CORNEAL CROSS-LINKING (CR3)
SLOW AND STOP THE PROGRESSION OF KERATOCONUS
What is corneal cross-linking (CR3)?
Corneal collagen cross-linking with riboflavin is a new treatment that increases the stiffness and rigidity of the cornea and stabilises keratoconus. Patients who previously had progressive keratoconus have now been treated with CCR (3). They have been followed for over five years with 95% showing no progression of their condition.
Dentists have used collagen cross-linking for many years. Prof. Theo Seiler and Prof. Eberhard Spoerl at the University of Dresden first developed cross-linking as a treatment for the cornea in 1993. The first patients were treated in 1998. Today, eye surgeons perform corneal cross-linking in more than 500 centres around the world. In many centres, it is the standard treatment for keratoconus, which reduces the need for a corneal transplant.
Who is suitable for corneal cross-linking (CR3)?
Cross-Linking is a relatively new treatment and its place in the treatment of keratoconus is still being defined. This will become more apparent as more people are treated around the world, and the results of these treatments are published. To date, the published literature suggests that cross-linking is most suitable for patients with progressive keratoconus. That means patients whose glasses or contact lens prescription is changing quite frequently, or whose vision is becoming worse despite using contact lenses, or whose corneal topography maps show a clear progression of keratoconus.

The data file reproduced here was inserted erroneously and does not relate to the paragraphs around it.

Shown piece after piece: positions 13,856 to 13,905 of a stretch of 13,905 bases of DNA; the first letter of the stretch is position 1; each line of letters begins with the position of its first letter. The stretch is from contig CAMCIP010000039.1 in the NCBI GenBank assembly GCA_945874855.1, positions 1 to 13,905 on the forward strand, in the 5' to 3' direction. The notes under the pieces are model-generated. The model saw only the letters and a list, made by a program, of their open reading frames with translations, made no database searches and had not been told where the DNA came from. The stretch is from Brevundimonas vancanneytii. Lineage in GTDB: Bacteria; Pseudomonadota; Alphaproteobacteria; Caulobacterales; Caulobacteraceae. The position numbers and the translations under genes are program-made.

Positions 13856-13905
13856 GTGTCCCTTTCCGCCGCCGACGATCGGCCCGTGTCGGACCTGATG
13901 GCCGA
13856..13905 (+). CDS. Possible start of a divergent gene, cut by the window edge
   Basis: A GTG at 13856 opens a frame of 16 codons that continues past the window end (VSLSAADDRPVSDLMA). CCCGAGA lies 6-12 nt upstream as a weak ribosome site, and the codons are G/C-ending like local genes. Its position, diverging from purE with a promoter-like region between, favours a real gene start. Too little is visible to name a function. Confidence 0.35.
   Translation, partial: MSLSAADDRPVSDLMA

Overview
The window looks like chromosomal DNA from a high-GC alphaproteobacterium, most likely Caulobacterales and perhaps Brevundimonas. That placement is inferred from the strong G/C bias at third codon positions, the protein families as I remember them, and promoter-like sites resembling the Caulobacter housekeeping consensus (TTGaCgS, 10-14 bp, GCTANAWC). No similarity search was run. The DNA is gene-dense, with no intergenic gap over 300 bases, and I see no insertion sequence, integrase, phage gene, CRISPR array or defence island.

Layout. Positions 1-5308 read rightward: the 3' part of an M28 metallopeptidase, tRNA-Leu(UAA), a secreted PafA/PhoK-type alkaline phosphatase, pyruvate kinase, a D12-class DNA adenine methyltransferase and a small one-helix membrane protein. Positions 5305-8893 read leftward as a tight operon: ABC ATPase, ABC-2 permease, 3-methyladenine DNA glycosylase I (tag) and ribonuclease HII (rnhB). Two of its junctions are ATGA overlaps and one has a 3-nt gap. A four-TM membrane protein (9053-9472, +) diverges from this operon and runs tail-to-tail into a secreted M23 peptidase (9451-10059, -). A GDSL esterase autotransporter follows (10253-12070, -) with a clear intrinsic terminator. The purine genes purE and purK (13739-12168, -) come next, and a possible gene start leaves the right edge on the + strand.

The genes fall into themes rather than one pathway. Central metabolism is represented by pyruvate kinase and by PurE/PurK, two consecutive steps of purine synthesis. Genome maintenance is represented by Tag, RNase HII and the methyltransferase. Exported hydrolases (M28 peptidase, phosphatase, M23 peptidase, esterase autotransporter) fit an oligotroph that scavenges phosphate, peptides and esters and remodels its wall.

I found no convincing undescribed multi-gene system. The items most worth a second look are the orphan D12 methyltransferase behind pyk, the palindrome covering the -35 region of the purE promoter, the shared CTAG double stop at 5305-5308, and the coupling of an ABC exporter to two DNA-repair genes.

How do we treat keratoconus?
James Ball explains the different treatment options for treating keratoconus, including corneal cross-linking, intrastromal corneal rings and how he’d like to make corneal transplants for keratoconus no longer needed.
How does corneal cross-linking (CR3) work?
The strength and rigidity of the cornea are partly determined by how strongly the fibres are linked together.Cross-linking uses riboflavin and ultraviolet light to chemically bond the front layers of collagen in the cornea together. This makes the cornea 300% stiffer and stops the progression of keratoconus.
Riboflavin (vitamin B2) is a naturally occurring compound which strongly absorbs UV light. By applying riboflavin to the cornea at the same time as exposing it to a UV light source, the riboflavin enhances the cross-linking effect of the UV light.
Hundreds of ophthalmologists perform cross-linking on tens of thousands of keratoconic patients internationally since 1998.
The cross-linking treatment is carried out with topical anaesthesia (eye drops), which numb the surface of the eye. The patient feels no discomfort during the procedure.
The surface epithelial cell layer is removed from the central part of the cornea, and the riboflavin drops applied.
Once the riboflavin has penetrated into the cornea, the UV light is focussed onto the central area of the cornea for 10 minutes.
Finally, a bandage soft contact lens is applied. The contact lens is worn for up to 2 weeks until the surface epithelial cell layer has re-grown. During the first few days, the eye will be sore and watery.
We advise resting with both eyes shut for as much of the time as possible during the first 48 hrs after the operation. This will significantly improve your comfort in the initial period.